Exclusive: Morgan Sindall is looking to rail, food retail and education to be among its priority targets, the head of its northern business told CN.
The firm is restructuring its construction business from six to four divisions to adjust to the “new normal” of lower construction volumes after reporting a rise in profits but a drop in order volumes, said Dave Smith.
The restructure means the firm will “continue to look for efficiencies”, he added, but declined to say whether it will mean job cuts.
Mr Smith is predicting an upturn in the commercial market, particularly in Manchester.
“We are hoping [to see it at] the back end of 2013 when further take up of prime commercial space will mean there will be a shortage,” he said. “Nobody’s going to build speculatively.”
Morgan Sindall is positioned for the right sectors in the north, with rail expected to grow “quite rapidly”, he added.
In the next couple of months, Morgan Sindall north is looking at £140 million of work in the industrial and commercial sectors, £153m in higher education, £65m in transport and £45m in retail. He also pinpointed research and development.
The firm’s restructuring is “a straightforward reaction to the market”, he said, and comes as Balfour Beatty continues with its plans to restructure its business into three divisions.
Kier and ISG both said last week that they restructured parts of their business last year in response to falling workloads.
While declining to say his firm’s restructure from six to four divisions would lead to job losses, he said his firm will “continue to look for efficiencies” through a process that “reduces costs and keeps us competitive”.
“If there is continued reduction in construction activity then we will continue to react to that,” he added. “There’s been no redundancies to date.”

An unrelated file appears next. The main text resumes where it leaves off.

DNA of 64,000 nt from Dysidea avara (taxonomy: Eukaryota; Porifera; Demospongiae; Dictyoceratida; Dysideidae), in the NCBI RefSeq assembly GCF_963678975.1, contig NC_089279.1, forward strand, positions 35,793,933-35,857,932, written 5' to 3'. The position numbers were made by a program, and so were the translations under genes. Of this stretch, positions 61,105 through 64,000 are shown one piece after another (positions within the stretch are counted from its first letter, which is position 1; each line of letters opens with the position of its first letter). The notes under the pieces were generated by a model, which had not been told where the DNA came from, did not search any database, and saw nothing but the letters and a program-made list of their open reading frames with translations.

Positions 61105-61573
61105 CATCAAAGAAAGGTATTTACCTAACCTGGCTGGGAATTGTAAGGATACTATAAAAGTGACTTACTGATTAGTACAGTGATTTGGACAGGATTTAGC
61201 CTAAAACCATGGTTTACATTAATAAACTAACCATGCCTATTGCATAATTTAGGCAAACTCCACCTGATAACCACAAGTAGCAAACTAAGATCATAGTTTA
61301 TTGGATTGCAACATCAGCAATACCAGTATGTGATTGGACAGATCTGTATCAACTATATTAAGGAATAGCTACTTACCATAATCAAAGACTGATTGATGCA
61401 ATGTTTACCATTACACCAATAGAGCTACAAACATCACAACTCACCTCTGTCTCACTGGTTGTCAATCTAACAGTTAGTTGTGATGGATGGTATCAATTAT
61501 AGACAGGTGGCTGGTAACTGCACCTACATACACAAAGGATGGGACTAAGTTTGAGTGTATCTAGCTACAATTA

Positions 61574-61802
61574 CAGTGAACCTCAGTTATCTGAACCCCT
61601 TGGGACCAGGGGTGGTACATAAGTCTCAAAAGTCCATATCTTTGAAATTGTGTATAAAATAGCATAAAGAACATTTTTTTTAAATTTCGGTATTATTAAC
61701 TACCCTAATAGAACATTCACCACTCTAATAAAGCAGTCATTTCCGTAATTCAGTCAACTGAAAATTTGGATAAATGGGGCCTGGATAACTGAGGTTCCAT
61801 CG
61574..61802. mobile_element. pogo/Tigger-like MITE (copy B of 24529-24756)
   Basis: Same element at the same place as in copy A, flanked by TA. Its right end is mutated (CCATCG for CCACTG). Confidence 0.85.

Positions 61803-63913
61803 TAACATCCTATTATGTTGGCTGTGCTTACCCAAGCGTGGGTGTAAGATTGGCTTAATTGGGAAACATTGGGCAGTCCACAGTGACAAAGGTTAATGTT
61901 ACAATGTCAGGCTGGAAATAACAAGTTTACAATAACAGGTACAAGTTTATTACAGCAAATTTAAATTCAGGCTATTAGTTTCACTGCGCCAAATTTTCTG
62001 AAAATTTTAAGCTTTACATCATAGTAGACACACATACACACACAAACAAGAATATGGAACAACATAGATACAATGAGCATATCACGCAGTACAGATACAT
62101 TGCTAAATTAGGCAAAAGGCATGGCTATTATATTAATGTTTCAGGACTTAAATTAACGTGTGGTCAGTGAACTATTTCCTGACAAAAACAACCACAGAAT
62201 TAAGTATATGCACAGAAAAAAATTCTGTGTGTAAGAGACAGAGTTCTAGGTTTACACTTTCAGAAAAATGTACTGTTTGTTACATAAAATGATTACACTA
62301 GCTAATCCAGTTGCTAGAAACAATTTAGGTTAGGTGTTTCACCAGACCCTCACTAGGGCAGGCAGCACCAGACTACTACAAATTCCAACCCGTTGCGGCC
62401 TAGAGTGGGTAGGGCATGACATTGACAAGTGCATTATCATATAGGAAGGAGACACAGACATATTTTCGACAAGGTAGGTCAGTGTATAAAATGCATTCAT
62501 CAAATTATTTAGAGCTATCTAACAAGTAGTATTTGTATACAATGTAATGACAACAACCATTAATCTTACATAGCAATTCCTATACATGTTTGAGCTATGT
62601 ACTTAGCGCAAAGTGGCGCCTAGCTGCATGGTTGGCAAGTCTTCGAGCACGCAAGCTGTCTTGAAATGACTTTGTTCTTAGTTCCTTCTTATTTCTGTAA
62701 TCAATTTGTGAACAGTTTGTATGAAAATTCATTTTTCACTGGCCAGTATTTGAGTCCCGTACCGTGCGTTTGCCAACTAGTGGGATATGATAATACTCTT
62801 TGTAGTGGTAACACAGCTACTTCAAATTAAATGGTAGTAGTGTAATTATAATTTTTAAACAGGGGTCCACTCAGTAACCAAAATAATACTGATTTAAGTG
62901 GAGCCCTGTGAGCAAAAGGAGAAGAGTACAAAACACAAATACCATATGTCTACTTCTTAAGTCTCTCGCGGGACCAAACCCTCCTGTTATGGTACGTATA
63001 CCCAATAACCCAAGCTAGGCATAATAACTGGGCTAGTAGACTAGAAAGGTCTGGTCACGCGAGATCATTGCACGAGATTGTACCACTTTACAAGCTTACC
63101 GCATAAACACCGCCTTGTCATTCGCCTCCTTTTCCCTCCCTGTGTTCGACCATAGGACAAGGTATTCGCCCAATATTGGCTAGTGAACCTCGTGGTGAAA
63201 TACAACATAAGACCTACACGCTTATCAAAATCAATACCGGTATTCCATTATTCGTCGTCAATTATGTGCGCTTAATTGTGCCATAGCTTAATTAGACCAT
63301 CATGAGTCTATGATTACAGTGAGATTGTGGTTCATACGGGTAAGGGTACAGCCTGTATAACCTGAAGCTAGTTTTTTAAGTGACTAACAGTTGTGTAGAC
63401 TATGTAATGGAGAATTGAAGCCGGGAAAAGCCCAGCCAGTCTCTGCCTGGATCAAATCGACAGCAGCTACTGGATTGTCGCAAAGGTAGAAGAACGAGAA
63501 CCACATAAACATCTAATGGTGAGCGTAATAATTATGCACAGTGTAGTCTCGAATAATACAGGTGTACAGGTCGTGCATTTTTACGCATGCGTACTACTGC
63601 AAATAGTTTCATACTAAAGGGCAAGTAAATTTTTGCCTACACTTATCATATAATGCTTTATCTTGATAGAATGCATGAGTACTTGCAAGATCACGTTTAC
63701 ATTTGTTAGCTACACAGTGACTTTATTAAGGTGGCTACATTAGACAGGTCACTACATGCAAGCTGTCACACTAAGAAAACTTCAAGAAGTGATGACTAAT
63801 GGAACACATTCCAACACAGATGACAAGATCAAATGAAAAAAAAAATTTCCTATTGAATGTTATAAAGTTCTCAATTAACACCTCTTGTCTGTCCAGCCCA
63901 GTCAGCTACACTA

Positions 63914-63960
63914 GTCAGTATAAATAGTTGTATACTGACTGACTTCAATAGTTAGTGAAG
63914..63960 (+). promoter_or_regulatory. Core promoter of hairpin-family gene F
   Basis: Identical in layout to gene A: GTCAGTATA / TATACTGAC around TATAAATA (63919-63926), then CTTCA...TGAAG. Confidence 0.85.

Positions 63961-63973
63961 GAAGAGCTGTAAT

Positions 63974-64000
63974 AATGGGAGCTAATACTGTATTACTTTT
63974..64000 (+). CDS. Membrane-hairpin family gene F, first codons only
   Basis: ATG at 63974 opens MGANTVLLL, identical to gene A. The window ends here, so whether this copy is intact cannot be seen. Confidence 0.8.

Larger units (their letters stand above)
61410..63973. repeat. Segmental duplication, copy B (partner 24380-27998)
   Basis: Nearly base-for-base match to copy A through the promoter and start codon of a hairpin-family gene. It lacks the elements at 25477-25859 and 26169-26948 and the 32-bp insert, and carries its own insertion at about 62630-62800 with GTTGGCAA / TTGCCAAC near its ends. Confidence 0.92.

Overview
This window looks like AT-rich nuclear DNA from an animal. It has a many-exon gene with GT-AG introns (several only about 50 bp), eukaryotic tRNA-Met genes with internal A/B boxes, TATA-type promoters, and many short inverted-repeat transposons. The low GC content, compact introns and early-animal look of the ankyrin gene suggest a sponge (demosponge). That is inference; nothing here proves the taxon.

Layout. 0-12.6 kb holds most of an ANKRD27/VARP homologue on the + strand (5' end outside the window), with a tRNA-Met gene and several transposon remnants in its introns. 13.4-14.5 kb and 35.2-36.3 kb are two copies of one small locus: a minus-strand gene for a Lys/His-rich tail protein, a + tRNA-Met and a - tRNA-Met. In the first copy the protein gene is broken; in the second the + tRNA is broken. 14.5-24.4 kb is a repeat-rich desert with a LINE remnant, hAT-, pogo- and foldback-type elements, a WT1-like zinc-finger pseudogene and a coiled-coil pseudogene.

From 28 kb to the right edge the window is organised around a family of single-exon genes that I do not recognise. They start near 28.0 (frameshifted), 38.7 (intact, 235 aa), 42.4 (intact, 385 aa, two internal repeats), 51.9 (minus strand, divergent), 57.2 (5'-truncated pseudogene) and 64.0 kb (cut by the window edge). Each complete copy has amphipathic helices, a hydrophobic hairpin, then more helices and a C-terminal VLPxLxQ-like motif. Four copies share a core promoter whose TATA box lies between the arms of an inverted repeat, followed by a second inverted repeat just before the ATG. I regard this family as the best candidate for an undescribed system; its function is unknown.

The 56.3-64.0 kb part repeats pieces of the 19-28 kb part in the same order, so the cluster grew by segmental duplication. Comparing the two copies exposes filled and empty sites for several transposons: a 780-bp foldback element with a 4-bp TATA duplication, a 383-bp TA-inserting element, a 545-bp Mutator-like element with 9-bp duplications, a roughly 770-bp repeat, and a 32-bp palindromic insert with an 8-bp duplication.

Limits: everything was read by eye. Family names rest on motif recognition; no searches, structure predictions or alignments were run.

A spokesman said there is no staff consultation running at present.
Morgan Sindall saw a rise in pre-tax profit in the first six months of 2012 with construction margin holding at 1.5 per cent but a drop in the order book from £1.9bn to £1.5bn.
Mr Smith predicted that the current climate will last “for quite some considerable time” and the firm is adjusting in response.
“Something that we are talking about internally is that this is the ‘new normal’ and we are just preparing ourselves for continued sustainability in the business,” he said.
“If we were a business that was continuing to maintain the status quo throughout all of this, hoping that around the corner there will be an upturn in the market, there’s an element of wishing involved there, and that’s not good business.”
Kier’s chief executive Paul Sheffield told CN last week that restructuring is an “ongoing business process” for any contractor.
Last month, the Construction Products Association found contractors were seeing an accelerated decline in orders.
It found that 30 per cent more contractors reported rising costs than those who said costs were falling.
Mr Smith said that the new structure means more access to the Morgan Sindall workforce.
“Within a smaller region we have got a smaller pool of staff to pick from for specific projects,” he said.
“The larger the regions, the larger the organisations, the more choice.”
He added: “We are in the construction industry, we are typically nomadic and we will travel to where the work is.
Changes at the top - Morgan Sindall
Dave Smith becomes construction MD for north of England and Wales
John Homer has become construction MD for the south of England and Wales.
Scotland will continue to be led by Harry Thorburn while Peter Jacobs will retain responsibility for the London and aviation teams.
Gordon Ray and Peter Whitmore will be leaving the business as a result of the restructure.